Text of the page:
LONDON: John Lewis' spectacular run of marketing success is due to its clear brief, commitment to emotional advertising and willingness to invest for the long term, the agency behind the brand's iconic Christmas ads has suggested.

Speaking at Lessons from Cannes 2016, an event organised by Warc, Dom Boyd, group head of strategy at adam&eveDDB, also suggested that the campaigns' use of TV as a lead channel was crucial for creating a "cultural event" around the long-running series. (Readers can download a report of the event: What brands can learn from John Lewis' years of success.)

John Lewis has run its Christmas ads each year since 2011, and the brief – to make the retailer "the home of thoughtful gifting" – has remained the same.

"It's like being Madonna in the 1980s," Boyd told the audience. "Everyone's expecting you to have hit single after hit single. And everyone's waiting for you to fall flat on your face. It's really annoying!"

Marketing consultant Peter Field, who also presented at the event, added that the retailer's commitment to long-term brand-building over short-term success was crucial to the campaign's "awesome power".

"They kick up an extraordinary media storm each year. And it's accumulative," he added. "This is a campaign that runs in the couple of months leading up to Christmas, but it sees the brand through the entire year, and John Lewis enters the next Christmas in a stronger position."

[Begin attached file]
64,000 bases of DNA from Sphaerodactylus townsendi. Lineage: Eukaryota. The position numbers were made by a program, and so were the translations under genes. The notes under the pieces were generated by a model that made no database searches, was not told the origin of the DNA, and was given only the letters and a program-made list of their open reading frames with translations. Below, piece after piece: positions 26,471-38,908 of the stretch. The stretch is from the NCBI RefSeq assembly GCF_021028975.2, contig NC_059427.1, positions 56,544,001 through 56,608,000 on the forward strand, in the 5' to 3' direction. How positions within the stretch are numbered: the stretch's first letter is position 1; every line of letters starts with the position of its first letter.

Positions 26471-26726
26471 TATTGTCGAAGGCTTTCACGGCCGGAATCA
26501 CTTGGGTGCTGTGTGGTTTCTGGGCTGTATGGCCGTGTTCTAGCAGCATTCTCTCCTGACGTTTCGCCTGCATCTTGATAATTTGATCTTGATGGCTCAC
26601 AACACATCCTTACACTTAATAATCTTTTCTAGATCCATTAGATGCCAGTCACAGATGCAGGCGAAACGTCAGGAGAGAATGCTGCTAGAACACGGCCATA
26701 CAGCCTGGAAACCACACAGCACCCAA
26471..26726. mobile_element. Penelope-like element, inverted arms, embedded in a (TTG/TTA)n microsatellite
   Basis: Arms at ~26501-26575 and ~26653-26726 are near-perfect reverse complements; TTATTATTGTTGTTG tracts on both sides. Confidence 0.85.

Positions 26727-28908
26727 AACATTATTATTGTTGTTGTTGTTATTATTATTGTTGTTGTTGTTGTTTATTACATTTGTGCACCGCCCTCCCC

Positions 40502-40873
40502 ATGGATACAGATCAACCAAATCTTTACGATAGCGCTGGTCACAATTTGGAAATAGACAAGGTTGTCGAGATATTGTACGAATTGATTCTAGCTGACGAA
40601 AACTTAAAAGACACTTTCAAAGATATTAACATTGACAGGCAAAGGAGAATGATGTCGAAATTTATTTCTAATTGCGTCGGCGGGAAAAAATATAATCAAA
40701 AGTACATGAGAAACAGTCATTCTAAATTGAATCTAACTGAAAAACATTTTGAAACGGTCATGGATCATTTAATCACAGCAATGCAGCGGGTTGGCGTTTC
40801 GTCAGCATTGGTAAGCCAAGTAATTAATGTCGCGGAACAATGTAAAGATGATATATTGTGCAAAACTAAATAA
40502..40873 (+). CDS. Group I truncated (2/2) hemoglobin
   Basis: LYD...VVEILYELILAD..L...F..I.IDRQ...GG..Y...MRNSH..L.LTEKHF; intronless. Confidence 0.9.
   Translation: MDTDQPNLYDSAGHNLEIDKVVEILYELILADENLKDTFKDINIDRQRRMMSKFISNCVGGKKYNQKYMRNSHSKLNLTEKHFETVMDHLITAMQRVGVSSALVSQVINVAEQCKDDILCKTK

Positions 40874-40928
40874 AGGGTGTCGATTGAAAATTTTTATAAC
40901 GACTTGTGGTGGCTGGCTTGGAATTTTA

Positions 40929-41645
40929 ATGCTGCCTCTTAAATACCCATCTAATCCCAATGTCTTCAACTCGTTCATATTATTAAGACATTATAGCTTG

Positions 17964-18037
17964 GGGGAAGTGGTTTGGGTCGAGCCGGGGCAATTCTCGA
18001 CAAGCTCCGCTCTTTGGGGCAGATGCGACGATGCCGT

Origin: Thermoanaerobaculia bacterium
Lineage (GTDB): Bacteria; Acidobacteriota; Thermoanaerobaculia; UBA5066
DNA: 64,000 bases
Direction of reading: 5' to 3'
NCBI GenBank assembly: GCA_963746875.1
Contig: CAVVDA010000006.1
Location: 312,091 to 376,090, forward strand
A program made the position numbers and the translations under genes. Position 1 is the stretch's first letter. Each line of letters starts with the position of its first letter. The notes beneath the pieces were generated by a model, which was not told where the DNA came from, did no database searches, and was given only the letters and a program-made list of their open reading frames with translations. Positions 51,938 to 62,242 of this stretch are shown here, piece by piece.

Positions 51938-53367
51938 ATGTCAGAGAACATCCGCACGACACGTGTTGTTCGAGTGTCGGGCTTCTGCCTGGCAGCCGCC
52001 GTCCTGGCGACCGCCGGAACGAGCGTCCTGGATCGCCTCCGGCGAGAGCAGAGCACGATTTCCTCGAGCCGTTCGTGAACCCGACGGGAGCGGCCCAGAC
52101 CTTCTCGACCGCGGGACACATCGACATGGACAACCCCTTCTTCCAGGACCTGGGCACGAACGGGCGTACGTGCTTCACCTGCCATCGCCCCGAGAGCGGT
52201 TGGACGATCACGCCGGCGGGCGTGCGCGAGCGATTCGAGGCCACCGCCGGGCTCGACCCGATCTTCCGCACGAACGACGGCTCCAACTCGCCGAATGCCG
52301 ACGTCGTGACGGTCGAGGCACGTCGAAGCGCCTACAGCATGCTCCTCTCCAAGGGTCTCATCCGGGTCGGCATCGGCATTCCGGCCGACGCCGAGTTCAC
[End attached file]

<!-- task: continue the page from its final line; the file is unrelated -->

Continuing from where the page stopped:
(Readers can download a free copy of a Warc report: What we know about long-term and short-term effectiveness.)

John Lewis has also picked up many industry awards, including the IPA Effectiveness Grand Prix in 2012 and, earlier in the summer, the Cannes Creative Effectiveness Lions Grand Prix for Monty the Penguin. Judges for these awards were particularly impressed by the campaign's standout ROI of £7.98 profit for every £1 spent on advertising.

As TV-led campaigns, the John Lewis ads require a higher budget than a pure-play digital campaign. But both Boyd and Field agreed that a significant investment is required if a brand is to have a significant impact.

"They put adequate budget behind the work," Field explained. "It was around £4m in the last year. It doesn't buy a huge amount of media, but it's bought 1.2bn impressions at 0.3p per impression. You'd struggle to match that using purely digital. That's the power of TV, and the power of paid media."

For Boyd, the emotional approach and media used has been is key to the brand's success. "The TV ad is 90 seconds of emotional magic," he said. "Telly is your bomb. You can do lots with that. That creates the fame. More broadly, the way that we think about this TV ad from a planning point of view is as a way of creating a cultural event."

But, beyond cultural impact, Boyd saw the broader value of successful campaigns as moving from an advertising idea to a brand idea – resulting in organisational change.

"I'm interested in a service economy where things are connecting more: from a call centre to in-store, to an app, not just the ads," he said. 

"The best ideas are ones that will mobilise organisations. They become engines that guide behaviours of staff and experience and NPD, and powers growth over the years ahead."

Data sourced from Warc